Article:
Par kluseba le 29 Mars 2016 à 23:07
One year after the very promising and energizing progressive/symphonic power metal debut 不死魂 / The Soul That Never Dies, the female fronted Taiwanese five piece comes around with a more than convincing successor. The new record, 平等精靈 / The Equal Spirit, was once again released in two versions, with Chinese or English lyrics, and clocks at over seventy-two minutes for twelve stunning tracks this time.
This album offers many trademarks established on the first record, and can be seen as logical step on the evolutionary ladder. The songwriting is similarly again diverse, and goes from beautiful ballads in the key of bands such as Xandria (as can be heard in “Vanishing Destruction”), to faster and modern stuff like “My Heart Is Dying” (which reminds me of a mixture of Edenbridge with Avenged Sevenfold – years before these bands even became known). The band convinces with a lot of progressive ideas and almost cinematic atmospheres. The musicianship shows an improvement from the already very well played debut album. The clean male vocals are sadly gone, but the mixture of more prominent harsh male vocals with the angelic performance of front woman Pay Lee sounds more balanced on this release than before. Tracks like “The Pride Of Twilight” and the outstanding “Last Memory” offer everything fans liked about the debut record: cinematic and epic atmospheres, fast riffs alternating with slower and darker heavy metal riffs, slightly progressive breaks, European power metal inspired guitar melodies, and last but not least, grounded and powerful female vocals that meet a few well employed male black metal vocals. Imagine the style of the debut record with an improvement in nearly all aspects.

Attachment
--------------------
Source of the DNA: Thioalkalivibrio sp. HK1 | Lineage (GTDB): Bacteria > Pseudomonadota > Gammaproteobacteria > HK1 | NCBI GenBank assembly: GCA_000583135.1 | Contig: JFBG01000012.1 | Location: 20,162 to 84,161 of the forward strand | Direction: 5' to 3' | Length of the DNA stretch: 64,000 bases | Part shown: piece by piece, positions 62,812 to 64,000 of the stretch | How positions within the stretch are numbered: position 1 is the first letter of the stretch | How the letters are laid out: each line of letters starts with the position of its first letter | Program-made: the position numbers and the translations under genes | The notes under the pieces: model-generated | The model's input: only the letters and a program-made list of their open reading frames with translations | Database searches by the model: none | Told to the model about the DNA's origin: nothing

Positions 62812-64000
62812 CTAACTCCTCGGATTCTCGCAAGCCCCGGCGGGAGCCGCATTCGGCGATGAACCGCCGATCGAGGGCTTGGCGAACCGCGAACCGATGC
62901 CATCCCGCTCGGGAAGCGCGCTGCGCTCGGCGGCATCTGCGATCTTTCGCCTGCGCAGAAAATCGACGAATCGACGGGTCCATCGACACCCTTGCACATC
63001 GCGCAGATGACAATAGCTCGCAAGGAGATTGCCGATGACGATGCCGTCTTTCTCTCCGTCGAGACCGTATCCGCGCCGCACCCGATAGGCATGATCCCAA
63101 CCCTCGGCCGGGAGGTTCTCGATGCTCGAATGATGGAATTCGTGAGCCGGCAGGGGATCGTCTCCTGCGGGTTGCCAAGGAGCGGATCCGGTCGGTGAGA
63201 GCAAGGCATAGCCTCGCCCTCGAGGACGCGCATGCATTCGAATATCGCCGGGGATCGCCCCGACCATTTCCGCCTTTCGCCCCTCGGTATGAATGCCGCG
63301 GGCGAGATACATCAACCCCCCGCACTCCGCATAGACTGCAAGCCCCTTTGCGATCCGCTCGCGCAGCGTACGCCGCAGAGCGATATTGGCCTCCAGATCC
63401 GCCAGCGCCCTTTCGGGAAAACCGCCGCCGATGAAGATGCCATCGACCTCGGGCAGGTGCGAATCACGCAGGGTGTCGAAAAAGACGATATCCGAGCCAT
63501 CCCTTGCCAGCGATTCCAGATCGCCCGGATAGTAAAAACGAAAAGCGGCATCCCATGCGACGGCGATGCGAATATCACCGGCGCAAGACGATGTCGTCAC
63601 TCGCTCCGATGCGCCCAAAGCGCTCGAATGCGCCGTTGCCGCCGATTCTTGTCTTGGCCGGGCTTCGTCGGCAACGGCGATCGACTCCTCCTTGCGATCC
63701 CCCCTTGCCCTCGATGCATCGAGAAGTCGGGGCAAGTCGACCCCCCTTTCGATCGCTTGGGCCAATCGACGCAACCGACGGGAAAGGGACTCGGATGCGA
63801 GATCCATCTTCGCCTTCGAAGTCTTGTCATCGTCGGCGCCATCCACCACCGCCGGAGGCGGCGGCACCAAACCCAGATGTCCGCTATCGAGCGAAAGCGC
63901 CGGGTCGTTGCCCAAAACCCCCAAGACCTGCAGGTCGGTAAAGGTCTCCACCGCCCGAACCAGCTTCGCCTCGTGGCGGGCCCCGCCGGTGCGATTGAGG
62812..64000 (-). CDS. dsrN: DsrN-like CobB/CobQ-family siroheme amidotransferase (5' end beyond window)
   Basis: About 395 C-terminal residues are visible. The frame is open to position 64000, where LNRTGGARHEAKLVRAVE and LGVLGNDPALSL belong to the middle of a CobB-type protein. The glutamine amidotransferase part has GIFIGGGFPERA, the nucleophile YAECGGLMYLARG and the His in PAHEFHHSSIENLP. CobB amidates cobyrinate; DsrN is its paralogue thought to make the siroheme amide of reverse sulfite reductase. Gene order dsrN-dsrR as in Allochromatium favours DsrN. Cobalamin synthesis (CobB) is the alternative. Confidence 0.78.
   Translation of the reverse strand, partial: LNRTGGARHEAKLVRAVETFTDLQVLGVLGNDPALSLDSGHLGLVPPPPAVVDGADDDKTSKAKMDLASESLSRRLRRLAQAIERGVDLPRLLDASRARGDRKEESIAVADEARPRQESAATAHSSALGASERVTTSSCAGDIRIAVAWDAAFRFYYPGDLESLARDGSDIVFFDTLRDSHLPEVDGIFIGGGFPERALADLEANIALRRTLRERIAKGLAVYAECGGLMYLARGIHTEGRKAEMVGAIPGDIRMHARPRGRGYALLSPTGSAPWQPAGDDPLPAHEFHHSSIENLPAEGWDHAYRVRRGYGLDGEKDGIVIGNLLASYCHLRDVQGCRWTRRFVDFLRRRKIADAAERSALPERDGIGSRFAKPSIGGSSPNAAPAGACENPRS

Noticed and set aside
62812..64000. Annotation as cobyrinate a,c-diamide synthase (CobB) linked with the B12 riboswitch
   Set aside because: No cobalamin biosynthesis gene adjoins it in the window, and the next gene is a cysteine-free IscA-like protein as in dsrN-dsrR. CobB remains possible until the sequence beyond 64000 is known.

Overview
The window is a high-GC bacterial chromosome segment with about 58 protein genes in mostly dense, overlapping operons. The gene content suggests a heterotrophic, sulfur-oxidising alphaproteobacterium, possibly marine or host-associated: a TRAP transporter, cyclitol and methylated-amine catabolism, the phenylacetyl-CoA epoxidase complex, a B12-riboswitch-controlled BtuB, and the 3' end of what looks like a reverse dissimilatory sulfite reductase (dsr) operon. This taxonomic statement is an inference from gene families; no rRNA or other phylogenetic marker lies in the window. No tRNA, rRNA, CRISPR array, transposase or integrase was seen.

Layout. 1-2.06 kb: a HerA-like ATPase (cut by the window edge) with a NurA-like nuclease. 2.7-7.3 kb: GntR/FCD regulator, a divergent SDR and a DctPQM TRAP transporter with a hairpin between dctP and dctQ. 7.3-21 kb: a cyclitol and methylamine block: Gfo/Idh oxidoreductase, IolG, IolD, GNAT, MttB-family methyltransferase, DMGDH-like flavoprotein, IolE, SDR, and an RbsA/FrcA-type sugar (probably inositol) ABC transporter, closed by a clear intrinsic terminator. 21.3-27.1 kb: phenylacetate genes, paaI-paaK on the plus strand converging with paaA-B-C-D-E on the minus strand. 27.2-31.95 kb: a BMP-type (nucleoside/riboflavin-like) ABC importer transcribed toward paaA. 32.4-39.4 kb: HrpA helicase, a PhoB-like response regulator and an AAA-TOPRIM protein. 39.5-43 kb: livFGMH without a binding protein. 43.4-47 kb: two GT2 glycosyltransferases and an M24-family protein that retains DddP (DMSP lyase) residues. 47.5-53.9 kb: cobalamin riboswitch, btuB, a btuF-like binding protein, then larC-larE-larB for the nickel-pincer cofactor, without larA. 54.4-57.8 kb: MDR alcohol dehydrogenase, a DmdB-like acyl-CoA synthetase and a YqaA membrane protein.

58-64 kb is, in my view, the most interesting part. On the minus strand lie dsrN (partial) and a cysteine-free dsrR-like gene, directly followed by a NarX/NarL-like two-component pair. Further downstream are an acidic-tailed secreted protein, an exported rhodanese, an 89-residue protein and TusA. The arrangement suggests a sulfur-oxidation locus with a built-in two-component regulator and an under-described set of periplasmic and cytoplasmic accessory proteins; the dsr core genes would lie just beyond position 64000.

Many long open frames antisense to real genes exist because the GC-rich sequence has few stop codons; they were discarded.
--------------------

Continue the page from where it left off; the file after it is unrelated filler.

There are also a few new elements as well. The sound and production have improved, and sound crystal clear. Many tracks sound more accessible and modern to me on the whole. The song structures are more coherent, and a few songs definitely focus solely on the powerful female vocals. Tracks like “Think This World” are not among my personal favorites, but their more commercialized approach, reminding me of Nightwish, should please a large crowd.
Ultimately, the band put some of the strongest songs of their entire career on this record that manage to stand out on a release that contains no filler material. The dramatic and highly diversified “Song Of Death” is such a track. Slight folk influences meet dry and sometimes almost groove metal-oriented riffs, while harmonious power metal guitar solos confront an overall rather dark atmosphere, and bleak male vocals contrast angelic female chants. The band unites all its strengths and mixes them more efficiently than ever before. Add to this a few surprises in the form of the intense final minute that dials back the speed and offers a slow and atmospheric instrumental closure where one can even hear a baby crying towards the end, and you have one impressive song. I think that this original conclusion adds an intriguingly emotional and human aspect to an otherwise quite pitiless track.
Another outstanding track on here works completely differently, and underlines the open minded diversity of this band. “Song Of Farewell” is enchanting, slow, and surprisingly soft tune that impresses with outstanding vocal performances, neoclassical guitar solos, chilling acoustic guitar parts, and a dominant keyboard that adds an epic touch to the song. Classic instruments in form of flute and string passages add a cinematic feeling as well, culminating in a truly sweet lullaby.
In the end, this record is, in my humble opinion, not only the best Seraphim record to date, but even one of the best female-fronted metal records of all time. This diversified, emotional, and technically outstanding release should definitely receive greater attention, and certainly has earned a place upon my list of personal favorites. If you want to get blown away by some honest, spiritual, and quality work, spread the name of this record and try it out without any hesitation.
Originally written for Black Wind Metal
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